Spanning over 700,000 acres, the wilderness of Sequoia National Park is second in size among California wilderness areas only to Death Valley, and includes over 800 miles of trail. Many of the Sierra Nevada peaks over 13,000 feet are here. The park is famous for its ancient and towering Sequoia trees. Beyond those magnificent trees, trails stretch across the forested western slopes to the rocky scenic high country above tree line, up to the slopes of Mt Whitney. All of this is in the back yard of Kern County and easily accessible from Bakersfield.
Wilderness areas can be reached from the west side by Hwy 198 and 180. In addition, the Pacific Crest Trail passes through wilderness areas from either the north or the south. From the east there are no entry roads. Access is by trails such as Whitney Portal or Kearsarge Pass.
Photo of Bighorn Sheep in Sequoia National Park Wilderness by Eva Nipp.
Blending the ecosystems of the Mojave Desert and the Sierra, this 88,290 acre wilderness provides visitors both solitude and unique scenery. The area includes the hills, canyons and bajadas of the Scodie Mountains in the southern Sierra. Located in Kern County, the wilderness stretches from Walker Pass to Bird Spring Pass and is approximately 15 miles east of Lake Isabella and 15 miles west of Ridgecrest. Habitat for a variety of migratory birds such as the rough-legged hawk, yellow-headed blackbird, gray-crowned finch and the sage sparrow, the wilderness contrasts desert plants such as Joshua Tree, creosote and cactus within 100 yards of pinyon pine, juniper and canyon oak. The Pacific Crest Trail (PCT) traverses the length of the wilderness for 17 miles. The other major trail of the Kiavah Wilderness is the Cholla Canyon Trail. Further information on use, maps, nearby peaks and trails and contact agencies can be found at the KiavahWilderness web site.
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Explore a Wilderness Near You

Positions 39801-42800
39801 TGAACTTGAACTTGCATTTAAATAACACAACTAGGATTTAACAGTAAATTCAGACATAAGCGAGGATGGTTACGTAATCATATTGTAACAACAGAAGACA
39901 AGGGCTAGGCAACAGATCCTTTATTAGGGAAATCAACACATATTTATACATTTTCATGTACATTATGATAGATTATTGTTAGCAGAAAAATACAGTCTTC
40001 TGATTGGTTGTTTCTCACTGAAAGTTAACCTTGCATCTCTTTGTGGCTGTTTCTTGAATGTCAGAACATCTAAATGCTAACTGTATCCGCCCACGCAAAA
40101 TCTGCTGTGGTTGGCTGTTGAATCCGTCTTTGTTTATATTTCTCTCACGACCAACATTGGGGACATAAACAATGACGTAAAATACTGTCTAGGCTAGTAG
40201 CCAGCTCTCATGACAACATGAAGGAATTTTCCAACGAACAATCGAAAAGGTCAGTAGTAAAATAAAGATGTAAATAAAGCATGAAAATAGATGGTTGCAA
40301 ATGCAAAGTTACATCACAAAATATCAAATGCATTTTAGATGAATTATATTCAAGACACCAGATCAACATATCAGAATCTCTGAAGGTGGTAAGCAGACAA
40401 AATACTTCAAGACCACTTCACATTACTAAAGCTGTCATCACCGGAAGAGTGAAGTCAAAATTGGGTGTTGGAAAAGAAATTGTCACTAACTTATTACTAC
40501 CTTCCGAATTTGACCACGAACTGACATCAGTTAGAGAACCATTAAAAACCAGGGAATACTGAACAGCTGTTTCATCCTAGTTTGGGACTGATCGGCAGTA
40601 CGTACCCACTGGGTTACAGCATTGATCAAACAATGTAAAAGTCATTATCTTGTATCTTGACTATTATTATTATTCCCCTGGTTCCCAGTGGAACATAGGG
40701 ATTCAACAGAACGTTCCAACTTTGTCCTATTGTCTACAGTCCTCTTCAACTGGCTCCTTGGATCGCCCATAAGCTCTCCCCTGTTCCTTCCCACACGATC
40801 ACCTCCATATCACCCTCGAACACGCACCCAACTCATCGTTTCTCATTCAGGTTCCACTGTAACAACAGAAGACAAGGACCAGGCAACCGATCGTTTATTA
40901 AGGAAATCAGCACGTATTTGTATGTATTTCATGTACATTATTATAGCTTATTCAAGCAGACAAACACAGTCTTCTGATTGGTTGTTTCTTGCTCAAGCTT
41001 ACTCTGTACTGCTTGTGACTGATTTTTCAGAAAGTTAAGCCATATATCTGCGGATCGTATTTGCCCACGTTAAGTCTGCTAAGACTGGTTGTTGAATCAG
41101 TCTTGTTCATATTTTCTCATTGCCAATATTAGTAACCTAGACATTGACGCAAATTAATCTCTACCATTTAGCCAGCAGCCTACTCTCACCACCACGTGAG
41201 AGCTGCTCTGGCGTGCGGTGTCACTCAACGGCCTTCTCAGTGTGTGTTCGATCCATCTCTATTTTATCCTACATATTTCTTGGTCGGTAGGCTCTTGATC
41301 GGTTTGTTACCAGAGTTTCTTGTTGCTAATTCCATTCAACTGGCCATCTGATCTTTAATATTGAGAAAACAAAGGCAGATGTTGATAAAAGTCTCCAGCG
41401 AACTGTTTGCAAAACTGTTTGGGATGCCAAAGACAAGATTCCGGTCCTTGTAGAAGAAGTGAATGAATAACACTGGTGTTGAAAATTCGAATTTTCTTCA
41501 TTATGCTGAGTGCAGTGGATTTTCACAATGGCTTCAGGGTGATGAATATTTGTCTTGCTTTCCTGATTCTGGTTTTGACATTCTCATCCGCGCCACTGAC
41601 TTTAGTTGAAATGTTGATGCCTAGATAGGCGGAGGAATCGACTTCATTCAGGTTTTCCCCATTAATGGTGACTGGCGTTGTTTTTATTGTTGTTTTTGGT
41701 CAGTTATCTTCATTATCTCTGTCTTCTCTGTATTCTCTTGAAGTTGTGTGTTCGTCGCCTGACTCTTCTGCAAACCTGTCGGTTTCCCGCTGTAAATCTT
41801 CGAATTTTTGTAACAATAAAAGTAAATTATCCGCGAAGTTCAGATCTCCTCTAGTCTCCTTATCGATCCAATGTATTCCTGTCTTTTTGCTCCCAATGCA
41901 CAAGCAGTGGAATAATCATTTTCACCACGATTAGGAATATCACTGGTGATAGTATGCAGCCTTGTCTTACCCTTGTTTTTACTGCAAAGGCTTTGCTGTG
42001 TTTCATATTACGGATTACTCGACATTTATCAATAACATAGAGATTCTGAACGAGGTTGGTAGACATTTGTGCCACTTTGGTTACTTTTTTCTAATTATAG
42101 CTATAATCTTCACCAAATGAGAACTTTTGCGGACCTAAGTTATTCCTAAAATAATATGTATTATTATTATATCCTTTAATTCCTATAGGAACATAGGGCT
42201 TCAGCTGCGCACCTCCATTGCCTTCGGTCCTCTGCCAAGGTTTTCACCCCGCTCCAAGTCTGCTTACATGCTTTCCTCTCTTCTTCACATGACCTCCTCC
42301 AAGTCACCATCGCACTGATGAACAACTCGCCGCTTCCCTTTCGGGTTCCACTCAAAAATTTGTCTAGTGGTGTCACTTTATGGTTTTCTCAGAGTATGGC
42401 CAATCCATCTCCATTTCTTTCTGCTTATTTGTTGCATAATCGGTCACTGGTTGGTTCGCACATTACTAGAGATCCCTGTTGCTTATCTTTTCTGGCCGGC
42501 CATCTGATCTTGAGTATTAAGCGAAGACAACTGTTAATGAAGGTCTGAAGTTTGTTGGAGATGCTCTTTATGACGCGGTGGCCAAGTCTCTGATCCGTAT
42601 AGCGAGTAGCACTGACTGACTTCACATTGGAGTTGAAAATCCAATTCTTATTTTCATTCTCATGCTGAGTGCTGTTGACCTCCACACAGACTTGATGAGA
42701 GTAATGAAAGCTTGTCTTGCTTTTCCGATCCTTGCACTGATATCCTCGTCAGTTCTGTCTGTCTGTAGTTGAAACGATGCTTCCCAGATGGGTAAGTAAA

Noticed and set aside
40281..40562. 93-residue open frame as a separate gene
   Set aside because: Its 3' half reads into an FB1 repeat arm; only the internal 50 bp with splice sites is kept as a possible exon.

The Kern-Kaweah Chapter of Sierra Club invites you, your friends, and your families to come play an active part in the 50th anniversary of the Wilderness Act by investigating, then exploring a wilderness area near you. Celebrate by taking a trip (for a day or even an overnight) into an area to enjoy the outdoors in its natural state. If you relish such experiences in nature, consider joining the Sierra Club and receiving our national as well as regional publications, which feature diverse outings led by certified, experienced outings leaders who regard safety as a primary concern. Check up on our frequently updated Meetup site for the Kern-Kaweah Chapter-Mineral Group outings at:www.meetup.com/sierracluboutings. Local groups also offer regular conditioning hikes close to home to prepare you for more strenuous activities in the outdoors. They also encourage the development of friendships among people with similar interests and values.
Photo of Ansel Adams Wilderness by Eva Nipp
Other valuable sites:
For local outings:
Forest service wilderness areas:
BLM wilderness areas:
Wilderness in the Sierras: www.sierrawild.gov
For questions about this website, contact Kern-Kaweah Chapter Webmaster, Harold Wood at: email@example.com